Before we began I sat all five boys down and we talked (actually I talked ;)  I explained the importance of their help with the house both on a practical level but also on a character level.   They needed to understand that this was about more than a clean house it was about them growing into mature, responsible adults.  I told them I could no longer carry it alone and that I needed their help.  I explained the positive rewards for doing their chores and the negative consequences of not.  Here’s an example:  Today we need to accomplish this, this and this.  Here are your individual chores.  If we get these done in a timely manner we will be able to go to the pool.  However if they aren’t we will not have a chance to go swimming because there will not be time.  I also apologized for the past times when I lost my temper and yelled in frustration.  I committed to staying calm.  I asked that they each promise to do their best as we improved as a family.
Step Four-the Chore Division
In the past I would assign a room that needed to be cleaned to all of them.  I would say: It’s time to clean the playroom.  You pick up toys, you pick up any trash, you any clothes etc.  This only led to them getting frustrated with each other and arguing.  Nothing would get done unless I went up and painfully supervised EVERY SINGLE action.  The youngest would get away without working at all because they would just get in the way.  Now I assign them each a different chore separate from each other.  I rotate some chores between the older ones and others between the younger guys.    It works out much better this way for now.  Maybe after we get this down we’ll have an Operation Work as a Team Boot Camp… thing at a time.  Rome wasn’t built in a day.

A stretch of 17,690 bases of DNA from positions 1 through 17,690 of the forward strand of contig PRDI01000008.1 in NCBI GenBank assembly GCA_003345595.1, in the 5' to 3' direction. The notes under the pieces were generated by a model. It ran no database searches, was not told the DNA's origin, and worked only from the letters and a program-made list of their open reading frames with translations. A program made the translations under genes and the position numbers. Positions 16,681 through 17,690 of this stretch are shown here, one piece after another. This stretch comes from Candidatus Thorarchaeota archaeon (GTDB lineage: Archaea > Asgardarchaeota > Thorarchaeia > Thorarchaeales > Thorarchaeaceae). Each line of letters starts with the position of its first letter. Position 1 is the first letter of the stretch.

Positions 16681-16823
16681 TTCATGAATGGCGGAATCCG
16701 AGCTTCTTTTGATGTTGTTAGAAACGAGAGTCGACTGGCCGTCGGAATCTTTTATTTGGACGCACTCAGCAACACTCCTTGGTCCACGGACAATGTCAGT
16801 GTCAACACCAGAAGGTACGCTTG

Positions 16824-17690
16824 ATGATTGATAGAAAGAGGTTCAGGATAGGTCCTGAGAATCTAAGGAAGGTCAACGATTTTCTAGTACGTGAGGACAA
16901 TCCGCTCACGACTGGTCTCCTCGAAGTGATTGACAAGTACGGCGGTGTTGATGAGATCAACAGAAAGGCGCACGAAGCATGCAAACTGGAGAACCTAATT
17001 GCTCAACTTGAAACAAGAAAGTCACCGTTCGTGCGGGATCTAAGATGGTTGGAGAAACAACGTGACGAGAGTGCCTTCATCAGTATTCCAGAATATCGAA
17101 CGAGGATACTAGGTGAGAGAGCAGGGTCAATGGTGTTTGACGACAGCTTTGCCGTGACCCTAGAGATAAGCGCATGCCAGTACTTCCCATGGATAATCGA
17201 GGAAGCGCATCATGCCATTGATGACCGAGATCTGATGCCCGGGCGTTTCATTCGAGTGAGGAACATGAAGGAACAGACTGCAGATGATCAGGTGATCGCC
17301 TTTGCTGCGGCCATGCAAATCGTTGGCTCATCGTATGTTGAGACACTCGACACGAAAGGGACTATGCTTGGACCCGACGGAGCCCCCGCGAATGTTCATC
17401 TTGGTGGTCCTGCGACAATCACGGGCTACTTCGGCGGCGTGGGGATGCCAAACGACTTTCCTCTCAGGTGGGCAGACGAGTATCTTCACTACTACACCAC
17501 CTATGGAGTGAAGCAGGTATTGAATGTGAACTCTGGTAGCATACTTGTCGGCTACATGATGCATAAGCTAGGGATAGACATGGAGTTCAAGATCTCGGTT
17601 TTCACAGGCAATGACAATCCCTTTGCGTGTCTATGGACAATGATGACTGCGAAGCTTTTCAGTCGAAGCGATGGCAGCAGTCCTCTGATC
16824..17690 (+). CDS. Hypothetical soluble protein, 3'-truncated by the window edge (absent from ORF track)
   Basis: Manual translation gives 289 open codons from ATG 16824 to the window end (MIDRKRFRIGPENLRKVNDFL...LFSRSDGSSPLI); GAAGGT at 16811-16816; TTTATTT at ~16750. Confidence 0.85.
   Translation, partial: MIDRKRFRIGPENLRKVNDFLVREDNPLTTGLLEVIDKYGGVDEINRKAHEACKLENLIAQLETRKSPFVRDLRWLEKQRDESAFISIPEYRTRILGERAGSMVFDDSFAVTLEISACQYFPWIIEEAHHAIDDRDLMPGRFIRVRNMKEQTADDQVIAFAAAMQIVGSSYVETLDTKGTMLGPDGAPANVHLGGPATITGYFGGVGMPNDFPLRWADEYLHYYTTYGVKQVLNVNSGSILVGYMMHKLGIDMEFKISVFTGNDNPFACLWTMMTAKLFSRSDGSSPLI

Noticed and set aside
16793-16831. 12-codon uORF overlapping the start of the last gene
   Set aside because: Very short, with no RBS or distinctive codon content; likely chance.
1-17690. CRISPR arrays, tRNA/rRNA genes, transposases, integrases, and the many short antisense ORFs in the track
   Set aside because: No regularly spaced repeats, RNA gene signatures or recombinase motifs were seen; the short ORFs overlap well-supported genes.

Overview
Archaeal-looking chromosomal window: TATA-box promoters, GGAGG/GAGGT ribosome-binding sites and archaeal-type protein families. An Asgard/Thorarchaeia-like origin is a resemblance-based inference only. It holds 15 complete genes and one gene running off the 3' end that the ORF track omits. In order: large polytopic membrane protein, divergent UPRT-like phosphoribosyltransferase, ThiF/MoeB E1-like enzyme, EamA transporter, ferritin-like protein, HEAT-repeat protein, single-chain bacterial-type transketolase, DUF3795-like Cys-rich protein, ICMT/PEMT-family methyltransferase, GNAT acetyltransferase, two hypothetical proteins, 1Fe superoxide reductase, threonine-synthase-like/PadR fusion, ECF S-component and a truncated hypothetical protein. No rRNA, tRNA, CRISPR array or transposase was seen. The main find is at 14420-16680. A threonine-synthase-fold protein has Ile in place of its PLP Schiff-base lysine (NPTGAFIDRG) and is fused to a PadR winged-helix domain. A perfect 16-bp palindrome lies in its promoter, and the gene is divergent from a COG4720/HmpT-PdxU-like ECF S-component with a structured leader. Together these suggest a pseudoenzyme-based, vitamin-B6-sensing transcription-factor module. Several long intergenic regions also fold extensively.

Step Five-The When
I have found it is just as important when I assign chores as it is what I assign.  For us first thing in the morning after breakfast works best.  This is my golden opportunity window.  After this time their focus is everywhere but on their chores and it takes a lot longer and a lot more reminders from me.
Step Six-The Follow Through
This is my challenge in all this.  I have to be consistent to make sure the chores get done correctly, to make sure all rewards and disciplines are followed through on and to keep my emotions in check.  This whole plan goes to hell in a hand basket the moment I become emotional.  Autistics have a very hard time dealing with others emotions.  They can’t easily decipher what they are all about.  Instead of thinking oh I better do my job because I am frustrating her.  They just start getting frustrated themselves and they don’t know why.  I call this feeding off emotions….or emotional vamping but that’s not always well received;) 
Step Six- Celebrate
I make a huge deal out of it when they do an exceptional job.  I tell them what a great job they did and then I loudly brag about their accomplishments to other people (so they can over hear me ;)  Everyone needs encouragement but again my spectrum guys can’t read emotion really well so I have to be sure to exaggerate my enthusiasm because they often won’t catch the quiet thank yous and good jobs.
So there it is: The OCBC in a nut shell.  I hope some of you find this helpful.  Thank you for being a safe place to share my failures and successes and just be real.  Blessings to you my friends- Kristine